WP-CG 2.3 Pension funds and ‘Socially Responsible Investment’ (SRI) strategies (CBR, Cambridge)

    There is a significant but highly contentious move towards a broadened conception – named SRI – of fiduciary duties asserting the obligation of pension funds trustees to take into account social, ethical or environmental factors when taking investment decisions. In other words, they would have to take a long-term view instead of a narrow and short-term perspective of ‘shareholder value’. This question will be examined by case studies of how these issues are played out at board level and in the deliberations of pension funds trustees, and an exploration of the case law on this question as it develops.

    WP-CG 2.4 ‘Whistleblowing' and ‘right to alarm' (CPDR-UCL)

    This research compares the French procedure of ‘right to alarm' with the Anglo-American one of whistleblowing . Such procedures entitle the workers either in an individual and anonymous way – in the case of ‘whistleblowing' – or through a collective channel, via their representative body – in the case of the ‘right to alarm – to inform the board of directors of their concern about dealings inside or around the firm that are either illicit or at least unethical, and detrimental to the firm's interest. Such procedures may strongly incite or even force the management to explain to justify some decisions in terms of the firm's interest. Both devices will be critically examined not only from a strictly legal point of view, but also from the point of view of their significance with respect to governance within the corporation.


    WP CG 3 – Evaluation of EU ‘Action Plans' for the regulation of the financial system (CPDR-UCL)

    A commission of international experts, headed by Prof. Lamfalussy, has designed a ‘participative procedure' for the elaboration of EU directives in matters of financial services, company law and CG. The main concept underpinning its recommendations is the so-called “Efficient Market Hypothesis” (EMH), i.e. the property of prices formed on organized financial markets to reflect without bias the economic value of the real assets underlying the financial assets issued by a firm. In such a perspective, the mission's statement of the public regulator is limited to creating the conditions of equal treatment and, above all, of equal access to pertinent information to enable economic actors to fully express their rationality in valuing financial assets. In fact, EMH is increasingly challenged by finance theorists, in their attempts to provide plausible explanation of the chaotic evolution of financial prices during the last two decades. A growing number of their answers does challenge the dominance of the ‘shareholder value' and the inherent belief in the fully rational character of the valuations provided by financial markets, so that the question must be raised whether the primary mission of the public regulator should not consist in preventing the ‘valuation drifts'. By another way, the concern about a gain in ‘contextualisation' of the normative devices has led the commission to advocate a concept of regulation – adopted likewise for many self-regulatory processes – consisting in the enunciation of a limited number of guiding principles rather than in heavy and always by-passable directly prescriptive and/or prohibitive devices. Such an evolution, though still partial and sometimes ambiguous, towards ‘reflexive law' is of utmost interest.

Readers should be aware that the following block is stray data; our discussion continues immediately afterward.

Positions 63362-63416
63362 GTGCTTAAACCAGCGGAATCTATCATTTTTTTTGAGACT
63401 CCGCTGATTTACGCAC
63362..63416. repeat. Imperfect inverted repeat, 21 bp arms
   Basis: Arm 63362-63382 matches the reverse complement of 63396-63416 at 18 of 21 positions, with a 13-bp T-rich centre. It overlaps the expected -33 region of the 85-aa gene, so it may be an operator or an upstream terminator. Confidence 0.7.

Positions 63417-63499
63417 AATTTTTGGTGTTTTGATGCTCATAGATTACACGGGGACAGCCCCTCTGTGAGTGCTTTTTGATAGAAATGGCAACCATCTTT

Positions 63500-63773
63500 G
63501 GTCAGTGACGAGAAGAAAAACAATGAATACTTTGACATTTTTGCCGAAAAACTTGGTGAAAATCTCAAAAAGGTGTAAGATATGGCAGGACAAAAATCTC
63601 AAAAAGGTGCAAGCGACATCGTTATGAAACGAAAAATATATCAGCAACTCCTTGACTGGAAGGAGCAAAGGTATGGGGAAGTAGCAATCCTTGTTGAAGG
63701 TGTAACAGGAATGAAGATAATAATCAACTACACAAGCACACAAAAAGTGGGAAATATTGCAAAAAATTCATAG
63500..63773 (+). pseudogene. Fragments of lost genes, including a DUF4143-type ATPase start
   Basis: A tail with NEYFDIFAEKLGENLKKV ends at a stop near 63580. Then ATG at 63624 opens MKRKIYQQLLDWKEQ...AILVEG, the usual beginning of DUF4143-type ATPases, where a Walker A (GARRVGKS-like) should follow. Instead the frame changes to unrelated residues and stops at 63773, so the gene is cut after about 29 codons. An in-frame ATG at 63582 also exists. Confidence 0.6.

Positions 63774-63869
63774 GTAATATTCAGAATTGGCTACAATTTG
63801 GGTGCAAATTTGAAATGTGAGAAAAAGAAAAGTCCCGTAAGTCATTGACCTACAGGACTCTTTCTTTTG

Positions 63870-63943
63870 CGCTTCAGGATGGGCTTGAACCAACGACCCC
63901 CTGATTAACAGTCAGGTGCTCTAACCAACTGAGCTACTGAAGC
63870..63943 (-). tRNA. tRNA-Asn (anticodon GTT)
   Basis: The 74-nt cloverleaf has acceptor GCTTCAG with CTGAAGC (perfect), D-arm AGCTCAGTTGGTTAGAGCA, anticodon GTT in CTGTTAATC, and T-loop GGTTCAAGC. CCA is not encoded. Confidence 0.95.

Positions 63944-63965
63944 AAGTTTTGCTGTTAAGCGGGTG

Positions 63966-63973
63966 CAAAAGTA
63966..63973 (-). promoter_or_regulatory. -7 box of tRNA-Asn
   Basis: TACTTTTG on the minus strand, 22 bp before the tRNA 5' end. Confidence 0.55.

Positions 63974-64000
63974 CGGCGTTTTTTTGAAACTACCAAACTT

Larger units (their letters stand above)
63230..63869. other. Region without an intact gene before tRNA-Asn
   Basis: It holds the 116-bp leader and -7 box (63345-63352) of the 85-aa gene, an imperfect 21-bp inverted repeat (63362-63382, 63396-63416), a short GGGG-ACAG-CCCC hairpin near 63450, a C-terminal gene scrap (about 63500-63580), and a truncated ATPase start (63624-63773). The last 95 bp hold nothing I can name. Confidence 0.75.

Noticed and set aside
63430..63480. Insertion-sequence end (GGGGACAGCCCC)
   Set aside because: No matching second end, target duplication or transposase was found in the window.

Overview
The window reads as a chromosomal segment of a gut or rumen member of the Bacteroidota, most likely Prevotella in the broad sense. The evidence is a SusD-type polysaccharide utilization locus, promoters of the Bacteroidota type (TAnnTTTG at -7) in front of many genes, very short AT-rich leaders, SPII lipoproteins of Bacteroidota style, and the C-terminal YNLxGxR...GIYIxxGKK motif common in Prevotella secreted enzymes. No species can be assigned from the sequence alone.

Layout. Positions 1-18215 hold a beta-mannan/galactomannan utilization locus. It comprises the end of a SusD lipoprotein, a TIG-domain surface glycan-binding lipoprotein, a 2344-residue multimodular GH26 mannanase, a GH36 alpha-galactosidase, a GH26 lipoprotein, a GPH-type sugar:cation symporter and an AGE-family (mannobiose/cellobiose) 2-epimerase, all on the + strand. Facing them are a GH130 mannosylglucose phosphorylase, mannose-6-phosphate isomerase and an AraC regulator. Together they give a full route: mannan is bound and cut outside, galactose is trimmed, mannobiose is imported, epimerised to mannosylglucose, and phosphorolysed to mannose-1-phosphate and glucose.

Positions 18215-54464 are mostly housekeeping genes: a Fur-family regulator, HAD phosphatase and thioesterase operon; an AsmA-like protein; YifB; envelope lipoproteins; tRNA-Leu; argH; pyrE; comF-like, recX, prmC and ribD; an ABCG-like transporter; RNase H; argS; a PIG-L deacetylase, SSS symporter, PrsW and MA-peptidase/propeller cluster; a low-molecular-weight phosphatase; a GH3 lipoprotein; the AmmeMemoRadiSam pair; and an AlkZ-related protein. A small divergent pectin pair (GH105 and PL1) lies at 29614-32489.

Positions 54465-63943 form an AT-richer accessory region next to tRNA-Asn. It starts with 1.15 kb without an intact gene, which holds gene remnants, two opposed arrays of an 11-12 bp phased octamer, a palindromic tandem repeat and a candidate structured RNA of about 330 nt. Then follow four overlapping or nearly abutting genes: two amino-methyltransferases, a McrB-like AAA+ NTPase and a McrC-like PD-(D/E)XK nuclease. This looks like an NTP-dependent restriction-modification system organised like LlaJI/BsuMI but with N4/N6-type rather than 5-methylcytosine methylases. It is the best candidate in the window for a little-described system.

The research will consist in evaluating, in the light or the ‘reflexive governance' hypothesis, some of the numerous directives issued or in process as part of either the Financial Services Action Plan (FSAP) or the Action Plan for Company Law and Corporate Governance (CLAP), in terms of both positive advances and difficulties encountered. The directive in process about voting rights has been chosen for in depth investigation as an illustrative case study (CS).

    A comparison will be made with research, currently in progress, on the international accounting standards setting process and its impact on the firms' financial policies.




    Prof. Jacques Lenoble

    Director - Coordinator

    Université catholique de Louvain

    Centre de Philosophie du Droit [ CPDR]







    • 26-28-29 April 2011 : "Philosophie du droit et enjeux de la gouvernance" by Prof. G.A. Legault (Sherbrooke University) - Louvain-La-Neuve

    • [Programme - Presentations]



    Anne Liesse

    Administrative Research Coordinator

    Université catholique de Louvain

    Centre de Philosophie du Droit [ CPDR ]

    Place Montesquieu 2

    B - 1348 Louvain-la-Neuve